When I was suicidal, mostly I didn’t tell anyone. I didn’t know how to broach the subject, I didn’t want to be seen as an attention seeker and I didn’t want to upset anyone.
While I see now that my attempts would actually be classed as parasuicide (attempts when the sufferer is not really aiming to die), at the time I didn’t realise that and saw and felt them as completely real, distinct from the self-harm I subjected myself to. I haven’t made any attempts to die or even seriously self-harm for a while (it’s one area I have worked on and improved on) but thoughts of non-existence and of death are frequent. There can be a slow-build or they can come on violently and suddenly, sometimes in response to an event or a thought but sometimes apropos of nothing concrete at all. Whenever a tragedy happens, I feel angry and hopeless that people who were loved and who loved had to die when they were so full of life and yet I get to stay alive when I have none.
Suicide is a difficult topic to talk about. I only mentioned it to someone once in a moment of weakened despair and, through their choice, I am no longer in touch with them. I let them go with the pain of regret and shame.
But just as suicide is difficult to talk about, it is difficult to listen to as well. I now know this from first-hand experience as I deal with a friend who is frequently suicidal and hospitalised. I should know what to do and what to say having been in the same situation more than once but the truth is there is nothing to say. All I know is that talking helps, that talking isn’t going to make it more likely to happen and may actually lessen the possibility. It would have for me when my attempts were fuelled by an underlying belief (knowledge as it seems in those moments) that nobody cared and that I had no one.
Talking doesn’t solve everything, no matter what the therapists may say, but it goes a small way to making things bearable. I certainly don’t have all the answers – or even most of the answers – but I would say that if anyone happens to read this who is suicidal, try to talk to someone (do as I say, not as I do) – or at the very least, write it down. It makes a small difference and that difference may be the line between continuing the battle and being unable to. There are many times that I wish the battle was over but I look forward to the days when I am glad that I get to keep fighting and on the better days, I hope for a time when the battle is won and done.
And if you happen to be reading this and know someone who is suicidal, don’t be afraid to talk to them. You won’t cause them to go through with their thoughts, only they can do that and the reasons are much more complex than a conversation with someone who shows interest. It may be too late but there’s a good chance that you will make a difference. It’s scary and it’s unfair to ask you to deal with something so awful but please know that the person who is telling you these painful things knows that too. Be honest if it’s too much but listen if you can. I wish the person I told had said it was too much. I would have stopped.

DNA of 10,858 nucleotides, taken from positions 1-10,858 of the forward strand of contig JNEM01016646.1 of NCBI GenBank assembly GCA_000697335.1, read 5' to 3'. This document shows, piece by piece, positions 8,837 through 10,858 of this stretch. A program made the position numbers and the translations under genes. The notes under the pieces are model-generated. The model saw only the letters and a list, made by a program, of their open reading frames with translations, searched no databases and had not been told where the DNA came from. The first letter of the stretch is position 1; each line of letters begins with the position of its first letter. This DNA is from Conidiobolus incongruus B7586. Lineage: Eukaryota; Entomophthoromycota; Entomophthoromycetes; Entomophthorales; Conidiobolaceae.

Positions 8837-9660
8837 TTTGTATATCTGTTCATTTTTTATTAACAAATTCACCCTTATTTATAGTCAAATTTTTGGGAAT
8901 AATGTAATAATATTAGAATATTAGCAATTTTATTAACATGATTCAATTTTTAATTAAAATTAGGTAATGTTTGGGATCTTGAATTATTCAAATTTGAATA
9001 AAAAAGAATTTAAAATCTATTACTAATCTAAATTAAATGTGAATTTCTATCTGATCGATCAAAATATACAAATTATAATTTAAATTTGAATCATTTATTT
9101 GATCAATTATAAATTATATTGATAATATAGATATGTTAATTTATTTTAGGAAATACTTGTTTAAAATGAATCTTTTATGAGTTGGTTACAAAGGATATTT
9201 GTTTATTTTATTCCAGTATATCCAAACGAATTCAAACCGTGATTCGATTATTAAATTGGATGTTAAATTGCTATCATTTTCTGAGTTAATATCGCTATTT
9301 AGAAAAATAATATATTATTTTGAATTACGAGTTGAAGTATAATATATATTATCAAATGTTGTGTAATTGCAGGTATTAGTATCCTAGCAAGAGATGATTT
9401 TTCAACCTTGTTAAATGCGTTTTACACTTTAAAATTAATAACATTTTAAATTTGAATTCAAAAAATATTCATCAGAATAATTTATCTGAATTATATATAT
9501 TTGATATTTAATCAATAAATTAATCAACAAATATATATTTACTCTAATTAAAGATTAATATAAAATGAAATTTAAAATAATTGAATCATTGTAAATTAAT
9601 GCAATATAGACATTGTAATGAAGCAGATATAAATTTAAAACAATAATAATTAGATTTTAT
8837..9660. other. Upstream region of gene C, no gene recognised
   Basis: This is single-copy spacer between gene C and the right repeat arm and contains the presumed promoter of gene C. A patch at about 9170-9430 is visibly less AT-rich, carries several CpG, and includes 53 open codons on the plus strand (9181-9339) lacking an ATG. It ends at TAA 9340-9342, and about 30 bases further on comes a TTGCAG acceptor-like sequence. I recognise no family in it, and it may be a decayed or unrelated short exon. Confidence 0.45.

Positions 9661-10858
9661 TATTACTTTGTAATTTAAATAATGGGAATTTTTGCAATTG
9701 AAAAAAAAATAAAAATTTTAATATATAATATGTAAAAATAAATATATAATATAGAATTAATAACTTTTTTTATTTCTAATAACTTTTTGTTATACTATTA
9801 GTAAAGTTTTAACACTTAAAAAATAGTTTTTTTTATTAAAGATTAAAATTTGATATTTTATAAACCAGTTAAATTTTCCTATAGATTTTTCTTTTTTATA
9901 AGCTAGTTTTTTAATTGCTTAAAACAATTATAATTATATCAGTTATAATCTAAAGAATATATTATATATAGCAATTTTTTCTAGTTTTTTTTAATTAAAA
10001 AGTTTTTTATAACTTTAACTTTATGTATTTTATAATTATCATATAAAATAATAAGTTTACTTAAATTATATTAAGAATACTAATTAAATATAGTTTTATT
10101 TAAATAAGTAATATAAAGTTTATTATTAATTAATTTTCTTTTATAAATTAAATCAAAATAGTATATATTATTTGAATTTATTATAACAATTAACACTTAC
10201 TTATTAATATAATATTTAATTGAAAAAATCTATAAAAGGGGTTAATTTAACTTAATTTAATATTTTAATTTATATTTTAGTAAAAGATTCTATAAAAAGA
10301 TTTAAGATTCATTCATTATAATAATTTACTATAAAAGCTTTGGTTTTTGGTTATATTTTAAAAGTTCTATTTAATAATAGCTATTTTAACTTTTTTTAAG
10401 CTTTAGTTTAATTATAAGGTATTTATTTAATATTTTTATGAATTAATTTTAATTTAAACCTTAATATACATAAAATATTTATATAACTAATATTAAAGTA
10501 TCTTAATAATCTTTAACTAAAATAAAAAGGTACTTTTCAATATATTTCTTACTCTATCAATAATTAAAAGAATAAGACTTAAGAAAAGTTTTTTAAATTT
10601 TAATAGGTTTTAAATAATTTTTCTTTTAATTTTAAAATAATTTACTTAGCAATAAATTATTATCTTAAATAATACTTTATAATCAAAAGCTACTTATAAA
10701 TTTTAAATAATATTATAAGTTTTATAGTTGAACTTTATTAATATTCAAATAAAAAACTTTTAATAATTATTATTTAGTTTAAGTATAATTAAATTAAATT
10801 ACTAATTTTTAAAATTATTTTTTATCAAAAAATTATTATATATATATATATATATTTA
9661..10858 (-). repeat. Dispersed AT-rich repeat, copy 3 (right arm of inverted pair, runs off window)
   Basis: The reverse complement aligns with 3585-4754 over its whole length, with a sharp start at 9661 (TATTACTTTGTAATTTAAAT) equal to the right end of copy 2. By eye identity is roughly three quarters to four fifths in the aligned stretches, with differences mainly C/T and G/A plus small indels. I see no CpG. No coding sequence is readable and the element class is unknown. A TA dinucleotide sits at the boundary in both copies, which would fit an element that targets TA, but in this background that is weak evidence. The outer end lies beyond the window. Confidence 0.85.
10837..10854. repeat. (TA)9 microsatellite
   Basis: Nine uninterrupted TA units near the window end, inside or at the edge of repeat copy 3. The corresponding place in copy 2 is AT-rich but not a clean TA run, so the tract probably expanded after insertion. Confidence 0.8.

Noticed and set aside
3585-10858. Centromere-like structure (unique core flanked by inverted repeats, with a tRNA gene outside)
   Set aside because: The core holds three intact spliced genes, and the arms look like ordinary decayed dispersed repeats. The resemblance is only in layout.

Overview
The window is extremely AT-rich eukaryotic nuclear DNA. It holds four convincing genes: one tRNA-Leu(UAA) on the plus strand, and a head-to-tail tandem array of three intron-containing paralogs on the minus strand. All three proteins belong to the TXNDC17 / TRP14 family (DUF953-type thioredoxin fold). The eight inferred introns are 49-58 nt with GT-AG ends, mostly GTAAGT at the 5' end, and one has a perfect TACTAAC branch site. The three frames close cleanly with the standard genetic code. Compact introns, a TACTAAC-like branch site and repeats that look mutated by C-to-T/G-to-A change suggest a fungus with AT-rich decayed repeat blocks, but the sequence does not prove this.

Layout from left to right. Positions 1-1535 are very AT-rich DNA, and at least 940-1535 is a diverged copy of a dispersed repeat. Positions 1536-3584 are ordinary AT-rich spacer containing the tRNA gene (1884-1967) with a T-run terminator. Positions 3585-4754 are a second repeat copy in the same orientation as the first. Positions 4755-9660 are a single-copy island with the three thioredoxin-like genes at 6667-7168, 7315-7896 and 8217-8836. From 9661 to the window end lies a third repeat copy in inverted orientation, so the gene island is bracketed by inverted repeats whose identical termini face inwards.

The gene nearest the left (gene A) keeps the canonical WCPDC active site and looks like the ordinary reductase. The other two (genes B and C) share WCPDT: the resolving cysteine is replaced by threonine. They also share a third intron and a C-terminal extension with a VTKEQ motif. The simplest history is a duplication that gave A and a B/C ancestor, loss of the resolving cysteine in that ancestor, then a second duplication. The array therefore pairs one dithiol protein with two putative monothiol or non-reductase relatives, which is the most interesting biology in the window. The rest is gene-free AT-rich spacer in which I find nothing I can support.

And, apart from listening, take it seriously. If someone talks about suicide, they are not attention seeking, they are in pain and asking for help. No one talks about suicide if it isn’t foremost in their thoughts, if it doesn’t invade every part of every day. Suicidal people still fear death, it’s just that death seems like a better option to life. A rock or a hard place and you’ve spent too much time at the hard place.
Finally, despite everything I just said about opening up and how good it is to talk, I worry about talking of suicide and triggering people so I have added a few websites that I found and find helpful. Please get help if you are on the edge and about to fall.
http://www.samaritans.org/ – of course the Samaritans. I have a bit of a phone phobia so I never called (also I have flatmates and I didn’t want to be overheard). For a while I emailed them. It didn’t really help me personally because the reply isn’t instant and that’s what I needed but they do fantastic work. The number is 116 123 (UK and Ireland).
www.elefriends.com – kind of like Facebook for nutjobs. Seriously, there will always be someone on here who will help you if you ask for it. Complete strangers talked me down more than once. Very helpful as long as you ignore the fact that it pretends to be run by an elephant (which shows how useful it is because I can’t bear to be patronised and having an “elephant” talk to me and suggest I do crafts is about as patronising as you can get) who is a bit over-keen to censor.
www.befrienders.org – gives details of where to call in countries throughout the world.
http://www.metanoia.org/suicide/ – one of the first sites I found. Not patronising. I read it over and over. It contains lots of useful links, including how to help someone who is suicidal.
http://lostallhope.com/help-me – another of the first sites I found. It could be triggering but when I was thinking of suicide, I actually found the facts and the matter-of-facts useful and, in a strange way, comforting.